TY - JOUR
T1 - Gas production in the Barnett Shale obeys a simple scaling theory
JF - Proceedings of the National Academy of Sciences
JO - Proc Natl Acad Sci USA
DO - 10.1073/pnas.1313380110
SP - 201313380
AU - Patzek, Tad W.
AU - Male, Frank
AU - Marder, Michael
Y1 - 2013/11/13
UR - http://www.pnas.org/content/early/2013/11/12/1313380110.abstract
N2 - Ten years ago, US natural gas cost 50% more than that from Russia. Now, it is threefold less. US gas prices plummeted because of the shale gas revolution. However, a key question remains: At what rate will the new hydrofractured horizontal wells in shales continue to produce gas? We analyze the simplest model of gas production consistent with basic physics of the extraction process. Its exact solution produces a nearly universal scaling law for gas wells in each shale play, where production first declines as 1 over the square root of time and then exponentially. The result is a surprisingly accurate description of gas extraction from thousands of wells in the United Statesâ€™ oldest shale play, the Barnett Shale.Natural gas from tight shale formations will provide the United States with a major source of energy over the next several decades. Estimates of gas production from these formations have mainly relied on formulas designed for wells with a different geometry. We consider the simplest model of gas production consistent with the basic physics and geometry of the extraction process. In principle, solutions of the model depend upon many parameters, but in practice and within a given gas field, all but two can be fixed at typical values, leading to a nonlinear diffusion problem we solve exactly with a scaling curve. The scaling curve production rate declines as 1 over the square root of time early on, and it later declines exponentially. This simple model provides a surprisingly accurate description of gas extraction from 8,294 wells in the United Statesâ€™ oldest shale play, the Barnett Shale. There is good agreement with the scaling theory for 2,057 horizontal wells in which production started to decline exponentially in less than 10 y. The remaining 6,237 horizontal wells in our analysis are too young for us to predict when exponential decline will set in, but the model can nevertheless be used to establish lower and upper bounds on well lifetime. Finally, we obtain upper and lower bounds on the gas that will be produced by the wells in our sample, individually and in total. The estimated ultimate recovery from our sample of 8,294 wells is between 10 and 20 trillion standard cubic feet.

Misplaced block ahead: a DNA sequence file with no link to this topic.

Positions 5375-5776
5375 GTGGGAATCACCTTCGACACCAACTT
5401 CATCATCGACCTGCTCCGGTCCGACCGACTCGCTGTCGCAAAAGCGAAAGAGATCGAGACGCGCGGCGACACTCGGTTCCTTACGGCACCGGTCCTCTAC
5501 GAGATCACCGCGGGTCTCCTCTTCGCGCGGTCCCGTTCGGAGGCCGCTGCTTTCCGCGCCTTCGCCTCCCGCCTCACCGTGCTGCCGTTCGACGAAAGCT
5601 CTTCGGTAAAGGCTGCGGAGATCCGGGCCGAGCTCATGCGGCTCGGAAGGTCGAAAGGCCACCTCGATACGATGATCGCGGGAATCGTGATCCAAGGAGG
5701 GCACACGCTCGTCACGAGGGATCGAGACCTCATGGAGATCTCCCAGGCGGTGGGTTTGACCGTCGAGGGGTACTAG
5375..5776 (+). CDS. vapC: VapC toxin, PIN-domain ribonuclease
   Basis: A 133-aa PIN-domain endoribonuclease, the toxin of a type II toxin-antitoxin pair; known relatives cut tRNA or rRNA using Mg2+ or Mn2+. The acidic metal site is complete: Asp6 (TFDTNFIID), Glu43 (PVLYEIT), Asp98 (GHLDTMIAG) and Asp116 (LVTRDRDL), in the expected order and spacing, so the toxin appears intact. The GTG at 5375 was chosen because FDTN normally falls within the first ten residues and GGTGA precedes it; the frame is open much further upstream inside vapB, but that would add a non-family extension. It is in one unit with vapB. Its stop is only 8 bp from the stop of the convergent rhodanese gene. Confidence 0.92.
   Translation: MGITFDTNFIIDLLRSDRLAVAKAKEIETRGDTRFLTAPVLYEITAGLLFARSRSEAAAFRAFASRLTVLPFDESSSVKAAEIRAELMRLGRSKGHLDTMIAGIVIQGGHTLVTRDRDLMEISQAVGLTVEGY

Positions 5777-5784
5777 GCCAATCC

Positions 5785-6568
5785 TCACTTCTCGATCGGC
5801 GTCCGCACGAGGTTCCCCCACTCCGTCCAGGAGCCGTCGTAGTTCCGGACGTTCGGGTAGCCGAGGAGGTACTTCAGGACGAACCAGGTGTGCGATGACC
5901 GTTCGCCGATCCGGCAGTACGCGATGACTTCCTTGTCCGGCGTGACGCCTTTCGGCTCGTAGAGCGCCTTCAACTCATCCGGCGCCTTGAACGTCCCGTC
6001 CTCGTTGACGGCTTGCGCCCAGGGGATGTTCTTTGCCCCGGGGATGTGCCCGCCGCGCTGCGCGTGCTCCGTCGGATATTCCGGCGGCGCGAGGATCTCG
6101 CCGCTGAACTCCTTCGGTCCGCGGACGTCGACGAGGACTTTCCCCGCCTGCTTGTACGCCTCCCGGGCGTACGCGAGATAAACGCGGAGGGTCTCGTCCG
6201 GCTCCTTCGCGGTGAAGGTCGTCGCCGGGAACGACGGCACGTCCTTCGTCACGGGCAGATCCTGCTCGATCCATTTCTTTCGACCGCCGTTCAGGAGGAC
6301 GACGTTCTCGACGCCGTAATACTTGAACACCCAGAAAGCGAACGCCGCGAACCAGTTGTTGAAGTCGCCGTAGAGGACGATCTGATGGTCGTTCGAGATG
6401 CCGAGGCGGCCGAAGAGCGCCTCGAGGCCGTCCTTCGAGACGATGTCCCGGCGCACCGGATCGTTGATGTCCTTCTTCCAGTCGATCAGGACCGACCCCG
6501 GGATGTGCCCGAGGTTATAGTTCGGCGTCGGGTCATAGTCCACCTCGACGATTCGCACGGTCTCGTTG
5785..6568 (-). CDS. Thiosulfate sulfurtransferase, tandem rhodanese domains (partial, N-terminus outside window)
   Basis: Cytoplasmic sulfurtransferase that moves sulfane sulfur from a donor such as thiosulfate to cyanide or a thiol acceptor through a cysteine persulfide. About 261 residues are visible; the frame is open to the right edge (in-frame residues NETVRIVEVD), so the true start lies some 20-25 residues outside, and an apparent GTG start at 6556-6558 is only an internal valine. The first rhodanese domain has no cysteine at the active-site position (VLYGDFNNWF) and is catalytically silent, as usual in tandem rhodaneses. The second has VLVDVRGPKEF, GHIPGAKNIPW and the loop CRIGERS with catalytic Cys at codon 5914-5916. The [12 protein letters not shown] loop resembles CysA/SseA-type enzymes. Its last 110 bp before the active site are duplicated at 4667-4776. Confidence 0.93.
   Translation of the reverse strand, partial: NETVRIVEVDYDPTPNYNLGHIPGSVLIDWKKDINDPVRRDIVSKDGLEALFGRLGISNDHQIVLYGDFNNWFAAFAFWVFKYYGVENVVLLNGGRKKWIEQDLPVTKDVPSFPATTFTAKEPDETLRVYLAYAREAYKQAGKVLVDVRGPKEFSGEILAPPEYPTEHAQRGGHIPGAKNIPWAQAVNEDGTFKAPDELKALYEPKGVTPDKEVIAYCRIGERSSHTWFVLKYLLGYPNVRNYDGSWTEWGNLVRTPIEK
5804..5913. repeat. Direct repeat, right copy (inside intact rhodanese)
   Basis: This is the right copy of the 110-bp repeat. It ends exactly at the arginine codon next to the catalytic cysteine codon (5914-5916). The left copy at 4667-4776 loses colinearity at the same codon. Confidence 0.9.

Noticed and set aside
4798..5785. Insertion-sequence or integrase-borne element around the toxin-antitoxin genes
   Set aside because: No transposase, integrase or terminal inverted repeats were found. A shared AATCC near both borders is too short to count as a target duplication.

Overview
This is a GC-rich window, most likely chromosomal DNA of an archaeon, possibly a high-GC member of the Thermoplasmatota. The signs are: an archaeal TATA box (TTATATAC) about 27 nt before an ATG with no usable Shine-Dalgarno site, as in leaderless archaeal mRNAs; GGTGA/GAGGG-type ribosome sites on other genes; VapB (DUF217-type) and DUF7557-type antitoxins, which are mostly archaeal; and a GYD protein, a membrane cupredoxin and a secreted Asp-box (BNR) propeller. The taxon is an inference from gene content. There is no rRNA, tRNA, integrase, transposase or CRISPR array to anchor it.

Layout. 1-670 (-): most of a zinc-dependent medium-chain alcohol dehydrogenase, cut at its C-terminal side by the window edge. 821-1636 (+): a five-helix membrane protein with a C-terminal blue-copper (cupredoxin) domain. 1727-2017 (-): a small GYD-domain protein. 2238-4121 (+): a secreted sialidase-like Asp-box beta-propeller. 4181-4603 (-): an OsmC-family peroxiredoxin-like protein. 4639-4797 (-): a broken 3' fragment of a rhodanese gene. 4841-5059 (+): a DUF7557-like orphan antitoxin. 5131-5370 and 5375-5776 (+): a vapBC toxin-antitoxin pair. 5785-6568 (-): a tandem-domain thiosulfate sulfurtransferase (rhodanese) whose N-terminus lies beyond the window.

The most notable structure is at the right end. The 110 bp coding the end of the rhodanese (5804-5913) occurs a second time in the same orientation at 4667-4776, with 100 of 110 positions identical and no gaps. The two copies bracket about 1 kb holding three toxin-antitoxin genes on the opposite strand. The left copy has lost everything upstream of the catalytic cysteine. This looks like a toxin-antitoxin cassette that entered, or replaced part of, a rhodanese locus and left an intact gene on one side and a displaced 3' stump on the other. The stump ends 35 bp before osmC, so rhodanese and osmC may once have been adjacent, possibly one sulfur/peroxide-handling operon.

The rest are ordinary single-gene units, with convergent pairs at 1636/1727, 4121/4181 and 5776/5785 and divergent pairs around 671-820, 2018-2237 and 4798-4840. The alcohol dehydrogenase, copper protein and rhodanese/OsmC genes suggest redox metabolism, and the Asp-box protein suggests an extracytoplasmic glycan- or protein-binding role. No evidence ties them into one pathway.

ER -